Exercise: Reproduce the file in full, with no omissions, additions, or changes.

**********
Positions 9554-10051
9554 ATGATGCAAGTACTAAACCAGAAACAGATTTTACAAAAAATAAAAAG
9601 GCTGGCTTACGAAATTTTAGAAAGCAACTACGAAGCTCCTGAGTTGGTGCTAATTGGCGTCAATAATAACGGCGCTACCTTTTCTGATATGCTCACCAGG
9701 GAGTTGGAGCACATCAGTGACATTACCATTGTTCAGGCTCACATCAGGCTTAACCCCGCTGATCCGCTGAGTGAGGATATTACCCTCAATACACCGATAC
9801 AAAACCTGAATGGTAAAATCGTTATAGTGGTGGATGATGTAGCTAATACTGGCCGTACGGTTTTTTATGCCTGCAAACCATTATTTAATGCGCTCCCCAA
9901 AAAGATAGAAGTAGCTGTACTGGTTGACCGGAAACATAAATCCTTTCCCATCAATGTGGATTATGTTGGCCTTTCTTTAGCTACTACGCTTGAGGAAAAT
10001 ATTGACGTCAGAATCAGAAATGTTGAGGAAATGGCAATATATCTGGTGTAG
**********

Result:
Positions 9554-10051
9554 ATGATGCAAGTACTAAACCAGAAACAGATTTTACAAAAAATAAAAAG
9601 GCTGGCTTACGAAATTTTAGAAAGCAACTACGAAGCTCCTGAGTTGGTGCTAATTGGCGTCAATAATAACGGCGCTACCTTTTCTGATATGCTCACCAGG
9701 GAGTTGGAGCACATCAGTGACATTACCATTGTTCAGGCTCACATCAGGCTTAACCCCGCTGATCCGCTGAGTGAGGATATTACCCTCAATACACCGATAC
9801 AAAACCTGAATGGTAAAATCGTTATAGTGGTGGATGATGTAGCTAATACTGGCCGTACGGTTTTTTATGCCTGCAAACCATTATTTAATGCGCTCCCCAA
9901 AAAGATAGAAGTAGCTGTACTGGTTGACCGGAAACATAAATCCTTTCCCATCAATGTGGATTATGTTGGCCTTTCTTTAGCTACTACGCTTGAGGAAAAT
10001 ATTGACGTCAGAATCAGAAATGTTGAGGAAATGGCAATATATCTGGTGTAG